The church was vaulted and grand and in no way recognizable as having been abandoned except for an awareness among everyone there—for a marquee event as part of the Performa biennial in New York—that it had served for a while as Julie Mehretu’s studio. The same reverent setting in Harlem was the birthing place of two enormous paintings—each measuring 27 by 32 feet, now on view in a site-specific home at the San Francisco Museum of Modern Art. Pictures of Mehretu raised up on cherry-pickers accompanied the work’s creation in the months after last year’s presidential election, and the whole endeavor had an air of mystery about it then, especially for New Yorkers who never got to see the paintings before they shipped away so far from home.
As the story goes, Mehretu was paid visits while working there by her friend Jason Moran, a decorated jazz musician who would hang out on the balcony and play electric piano while she painted.
Jason Moran, American jazz pianist, composer, visual artist, and frequent collaborator with Joan Jonas, Lorna Simpson, Stan Douglas, and Glenn Ligon, would join her regularly on the balcony of this cavernous temporary studio. He improvised a score of quickly paced, melancholic songs on an electric piano, ones which sound similar to those played during New Orleans funeral processions, in response to her covering each enormous canvas with her signature mark-making style.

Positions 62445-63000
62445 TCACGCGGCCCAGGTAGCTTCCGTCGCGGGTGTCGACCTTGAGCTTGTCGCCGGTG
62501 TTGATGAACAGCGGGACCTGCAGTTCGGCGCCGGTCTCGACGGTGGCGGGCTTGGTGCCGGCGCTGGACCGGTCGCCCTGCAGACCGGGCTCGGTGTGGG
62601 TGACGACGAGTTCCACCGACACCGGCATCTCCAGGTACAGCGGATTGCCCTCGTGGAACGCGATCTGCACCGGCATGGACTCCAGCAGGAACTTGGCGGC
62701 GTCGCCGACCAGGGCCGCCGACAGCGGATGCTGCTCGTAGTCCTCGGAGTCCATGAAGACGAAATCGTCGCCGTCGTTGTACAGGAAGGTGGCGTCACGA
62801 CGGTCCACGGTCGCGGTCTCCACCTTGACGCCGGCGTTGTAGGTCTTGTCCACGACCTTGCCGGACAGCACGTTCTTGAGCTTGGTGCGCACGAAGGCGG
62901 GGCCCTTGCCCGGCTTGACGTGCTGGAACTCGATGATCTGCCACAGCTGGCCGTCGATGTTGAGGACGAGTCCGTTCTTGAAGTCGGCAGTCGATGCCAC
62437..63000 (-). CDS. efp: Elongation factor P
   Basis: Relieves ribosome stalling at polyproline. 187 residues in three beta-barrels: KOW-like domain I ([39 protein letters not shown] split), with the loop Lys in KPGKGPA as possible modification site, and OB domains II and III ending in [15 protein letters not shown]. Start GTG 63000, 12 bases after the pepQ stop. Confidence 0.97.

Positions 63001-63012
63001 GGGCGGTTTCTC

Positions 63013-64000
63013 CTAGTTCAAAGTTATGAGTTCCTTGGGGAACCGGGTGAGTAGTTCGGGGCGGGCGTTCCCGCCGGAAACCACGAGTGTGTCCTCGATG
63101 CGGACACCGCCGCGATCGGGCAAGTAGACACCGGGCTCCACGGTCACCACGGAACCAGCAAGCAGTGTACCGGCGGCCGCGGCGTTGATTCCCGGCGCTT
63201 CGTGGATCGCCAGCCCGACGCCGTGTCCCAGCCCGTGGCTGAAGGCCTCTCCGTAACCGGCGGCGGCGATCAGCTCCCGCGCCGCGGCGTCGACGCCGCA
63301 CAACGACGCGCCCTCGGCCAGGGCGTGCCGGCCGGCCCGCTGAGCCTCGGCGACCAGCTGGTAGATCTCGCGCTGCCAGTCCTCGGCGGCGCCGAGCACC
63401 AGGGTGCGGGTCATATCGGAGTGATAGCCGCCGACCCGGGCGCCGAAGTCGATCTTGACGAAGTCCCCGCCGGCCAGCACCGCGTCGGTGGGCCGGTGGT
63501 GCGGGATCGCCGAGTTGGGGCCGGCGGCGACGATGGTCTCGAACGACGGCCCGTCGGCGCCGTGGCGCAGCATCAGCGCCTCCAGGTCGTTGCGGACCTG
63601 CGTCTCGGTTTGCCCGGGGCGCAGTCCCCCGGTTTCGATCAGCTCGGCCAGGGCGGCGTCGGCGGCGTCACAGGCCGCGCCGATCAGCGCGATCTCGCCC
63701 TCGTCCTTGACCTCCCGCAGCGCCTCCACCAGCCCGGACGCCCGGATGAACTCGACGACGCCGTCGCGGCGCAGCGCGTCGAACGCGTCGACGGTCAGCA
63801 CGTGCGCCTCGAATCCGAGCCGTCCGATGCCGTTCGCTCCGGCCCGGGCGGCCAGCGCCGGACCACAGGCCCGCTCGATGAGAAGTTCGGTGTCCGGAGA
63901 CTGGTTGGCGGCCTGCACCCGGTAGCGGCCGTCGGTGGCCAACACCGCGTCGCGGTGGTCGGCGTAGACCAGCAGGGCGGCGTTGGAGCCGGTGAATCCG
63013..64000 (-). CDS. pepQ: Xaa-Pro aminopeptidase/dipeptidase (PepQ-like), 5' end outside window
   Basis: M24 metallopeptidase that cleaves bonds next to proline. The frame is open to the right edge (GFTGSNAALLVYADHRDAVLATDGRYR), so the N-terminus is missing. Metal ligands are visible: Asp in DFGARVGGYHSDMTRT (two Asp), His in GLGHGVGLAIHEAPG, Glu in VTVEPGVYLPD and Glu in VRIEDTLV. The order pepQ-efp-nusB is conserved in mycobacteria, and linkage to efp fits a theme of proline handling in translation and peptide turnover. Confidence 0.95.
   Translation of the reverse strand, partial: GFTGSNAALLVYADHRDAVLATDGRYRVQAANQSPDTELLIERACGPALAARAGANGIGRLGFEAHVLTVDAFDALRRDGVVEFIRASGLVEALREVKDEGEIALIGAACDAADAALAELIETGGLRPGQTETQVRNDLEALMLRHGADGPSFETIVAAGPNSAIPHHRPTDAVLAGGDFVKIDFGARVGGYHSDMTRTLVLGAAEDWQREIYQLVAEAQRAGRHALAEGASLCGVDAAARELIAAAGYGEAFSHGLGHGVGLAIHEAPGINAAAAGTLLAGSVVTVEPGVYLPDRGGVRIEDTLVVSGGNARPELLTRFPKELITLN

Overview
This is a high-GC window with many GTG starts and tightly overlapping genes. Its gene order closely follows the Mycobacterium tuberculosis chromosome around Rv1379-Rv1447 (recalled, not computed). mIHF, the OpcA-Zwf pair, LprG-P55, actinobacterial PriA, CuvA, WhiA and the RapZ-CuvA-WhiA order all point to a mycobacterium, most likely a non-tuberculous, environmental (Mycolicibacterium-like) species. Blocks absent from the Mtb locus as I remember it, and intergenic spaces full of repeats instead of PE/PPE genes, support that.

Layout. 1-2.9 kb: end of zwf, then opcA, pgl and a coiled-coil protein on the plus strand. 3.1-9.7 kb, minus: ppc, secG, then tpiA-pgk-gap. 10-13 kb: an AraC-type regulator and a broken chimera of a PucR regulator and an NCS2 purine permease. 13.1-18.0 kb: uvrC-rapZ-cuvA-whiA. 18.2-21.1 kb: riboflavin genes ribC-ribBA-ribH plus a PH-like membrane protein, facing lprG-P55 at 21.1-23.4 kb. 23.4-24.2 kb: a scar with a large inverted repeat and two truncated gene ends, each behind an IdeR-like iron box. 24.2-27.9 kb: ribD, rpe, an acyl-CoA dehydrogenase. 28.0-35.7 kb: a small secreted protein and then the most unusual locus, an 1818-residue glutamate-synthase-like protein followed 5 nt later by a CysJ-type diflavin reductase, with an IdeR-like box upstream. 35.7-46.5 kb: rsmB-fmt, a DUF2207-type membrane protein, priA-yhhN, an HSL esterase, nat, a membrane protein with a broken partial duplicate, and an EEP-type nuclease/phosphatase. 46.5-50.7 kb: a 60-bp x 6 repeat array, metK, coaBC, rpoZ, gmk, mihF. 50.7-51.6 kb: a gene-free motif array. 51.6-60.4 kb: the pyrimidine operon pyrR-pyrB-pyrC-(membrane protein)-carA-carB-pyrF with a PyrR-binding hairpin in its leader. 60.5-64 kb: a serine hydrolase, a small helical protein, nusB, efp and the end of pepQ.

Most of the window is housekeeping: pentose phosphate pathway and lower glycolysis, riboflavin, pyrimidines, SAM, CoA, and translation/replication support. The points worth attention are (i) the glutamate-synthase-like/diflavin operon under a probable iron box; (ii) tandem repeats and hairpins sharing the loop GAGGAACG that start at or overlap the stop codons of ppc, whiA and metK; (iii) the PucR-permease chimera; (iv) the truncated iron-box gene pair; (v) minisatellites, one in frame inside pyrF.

The projections of the paintings—which were commissioned by SFMOMA and can only be seen in the museum’s spacious atrium—did only so much to command attention, with an inertness inherent in digital images that only scales up with size. But there was enough evoked to trigger imaginings of what it might have been like in the church during the paintings’ making, with Mehretu working over textures and layers—of frenetic streaking marks, jaundiced pastel backgrounds, and digitized dots suggestive of something having been torn away—and Moran, alone in the balcony, pressing away at piano keys in response. Just the simple idea of the two of them there alone brought a certain howl to mind.